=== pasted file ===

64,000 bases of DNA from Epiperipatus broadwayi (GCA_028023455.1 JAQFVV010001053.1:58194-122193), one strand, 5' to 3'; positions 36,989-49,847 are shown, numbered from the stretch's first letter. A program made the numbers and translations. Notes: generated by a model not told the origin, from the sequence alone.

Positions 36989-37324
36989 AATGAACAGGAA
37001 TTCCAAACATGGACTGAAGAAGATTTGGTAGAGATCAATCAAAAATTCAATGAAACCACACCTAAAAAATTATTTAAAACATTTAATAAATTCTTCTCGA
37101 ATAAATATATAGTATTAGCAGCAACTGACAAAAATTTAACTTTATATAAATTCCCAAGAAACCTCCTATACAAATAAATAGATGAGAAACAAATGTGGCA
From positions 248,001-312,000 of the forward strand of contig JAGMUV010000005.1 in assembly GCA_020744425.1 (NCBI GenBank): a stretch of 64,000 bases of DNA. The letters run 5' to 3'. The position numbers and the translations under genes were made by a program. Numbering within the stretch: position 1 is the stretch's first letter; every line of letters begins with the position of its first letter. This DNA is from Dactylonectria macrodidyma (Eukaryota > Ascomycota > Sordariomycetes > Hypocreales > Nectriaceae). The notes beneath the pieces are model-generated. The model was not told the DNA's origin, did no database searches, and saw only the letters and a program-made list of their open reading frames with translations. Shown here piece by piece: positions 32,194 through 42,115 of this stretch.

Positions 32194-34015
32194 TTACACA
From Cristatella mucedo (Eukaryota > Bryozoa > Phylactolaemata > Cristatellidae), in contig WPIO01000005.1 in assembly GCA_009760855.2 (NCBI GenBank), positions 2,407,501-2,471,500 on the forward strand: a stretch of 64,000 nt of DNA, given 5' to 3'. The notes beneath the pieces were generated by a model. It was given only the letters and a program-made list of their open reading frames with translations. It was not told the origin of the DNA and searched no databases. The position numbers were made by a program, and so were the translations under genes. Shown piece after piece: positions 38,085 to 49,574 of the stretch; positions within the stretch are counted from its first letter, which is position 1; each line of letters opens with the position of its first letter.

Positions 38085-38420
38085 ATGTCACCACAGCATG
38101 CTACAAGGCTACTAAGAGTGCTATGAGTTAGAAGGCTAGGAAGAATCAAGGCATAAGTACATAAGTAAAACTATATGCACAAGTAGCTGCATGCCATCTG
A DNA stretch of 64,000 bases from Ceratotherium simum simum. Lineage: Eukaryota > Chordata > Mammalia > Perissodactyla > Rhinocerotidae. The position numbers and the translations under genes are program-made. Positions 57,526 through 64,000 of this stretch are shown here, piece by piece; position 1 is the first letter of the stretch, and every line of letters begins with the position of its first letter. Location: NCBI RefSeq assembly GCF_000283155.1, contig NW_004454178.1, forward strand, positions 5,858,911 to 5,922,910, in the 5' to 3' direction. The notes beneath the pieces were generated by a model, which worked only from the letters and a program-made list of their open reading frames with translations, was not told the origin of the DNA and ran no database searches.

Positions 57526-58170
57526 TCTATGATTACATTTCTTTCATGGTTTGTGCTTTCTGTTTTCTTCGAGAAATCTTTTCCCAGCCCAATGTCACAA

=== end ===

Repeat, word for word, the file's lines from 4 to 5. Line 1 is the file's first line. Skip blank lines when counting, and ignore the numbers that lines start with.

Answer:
37001 TTCCAAACATGGACTGAAGAAGATTTGGTAGAGATCAATCAAAAATTCAATGAAACCACACCTAAAAAATTATTTAAAACATTTAATAAATTCTTCTCGA
37101 ATAAATATATAGTATTAGCAGCAACTGACAAAAATTTAACTTTATATAAATTCCCAAGAAACCTCCTATACAAATAAATAGATGAGAAACAAATGTGGCA